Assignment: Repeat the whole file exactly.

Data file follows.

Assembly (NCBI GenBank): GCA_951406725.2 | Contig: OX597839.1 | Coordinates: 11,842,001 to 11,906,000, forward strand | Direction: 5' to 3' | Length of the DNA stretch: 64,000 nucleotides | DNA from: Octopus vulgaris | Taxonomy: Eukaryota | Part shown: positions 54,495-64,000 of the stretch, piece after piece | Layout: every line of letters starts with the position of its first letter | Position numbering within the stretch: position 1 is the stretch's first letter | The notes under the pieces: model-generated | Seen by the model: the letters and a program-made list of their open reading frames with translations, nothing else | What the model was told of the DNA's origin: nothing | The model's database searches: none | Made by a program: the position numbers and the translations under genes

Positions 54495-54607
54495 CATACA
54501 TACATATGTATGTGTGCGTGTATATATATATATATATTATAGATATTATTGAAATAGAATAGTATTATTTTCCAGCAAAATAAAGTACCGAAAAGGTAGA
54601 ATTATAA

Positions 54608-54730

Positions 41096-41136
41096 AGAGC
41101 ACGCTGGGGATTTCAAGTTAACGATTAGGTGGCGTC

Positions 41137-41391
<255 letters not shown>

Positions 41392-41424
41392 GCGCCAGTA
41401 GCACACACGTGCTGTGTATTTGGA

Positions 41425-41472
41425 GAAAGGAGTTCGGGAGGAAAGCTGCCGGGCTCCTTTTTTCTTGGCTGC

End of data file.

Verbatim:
Assembly (NCBI GenBank): GCA_951406725.2 | Contig: OX597839.1 | Coordinates: 11,842,001 to 11,906,000, forward strand | Direction: 5' to 3' | Length of the DNA stretch: 64,000 nucleotides | DNA from: Octopus vulgaris | Taxonomy: Eukaryota | Part shown: positions 54,495-64,000 of the stretch, piece after piece | Layout: every line of letters starts with the position of its first letter | Position numbering within the stretch: position 1 is the stretch's first letter | The notes under the pieces: model-generated | Seen by the model: the letters and a program-made list of their open reading frames with translations, nothing else | What the model was told of the DNA's origin: nothing | The model's database searches: none | Made by a program: the position numbers and the translations under genes

Positions 54495-54607
54495 CATACA
54501 TACATATGTATGTGTGCGTGTATATATATATATATATTATAGATATTATTGAAATAGAATAGTATTATTTTCCAGCAAAATAAAGTACCGAAAAGGTAGA
54601 ATTATAA

Positions 54608-54730

Positions 41096-41136
41096 AGAGC
41101 ACGCTGGGGATTTCAAGTTAACGATTAGGTGGCGTC

Positions 41137-41391
<255 letters not shown>

Positions 41392-41424
41392 GCGCCAGTA
41401 GCACACACGTGCTGTGTATTTGGA

Positions 41425-41472
41425 GAAAGGAGTTCGGGAGGAAAGCTGCCGGGCTCCTTTTTTCTTGGCTGC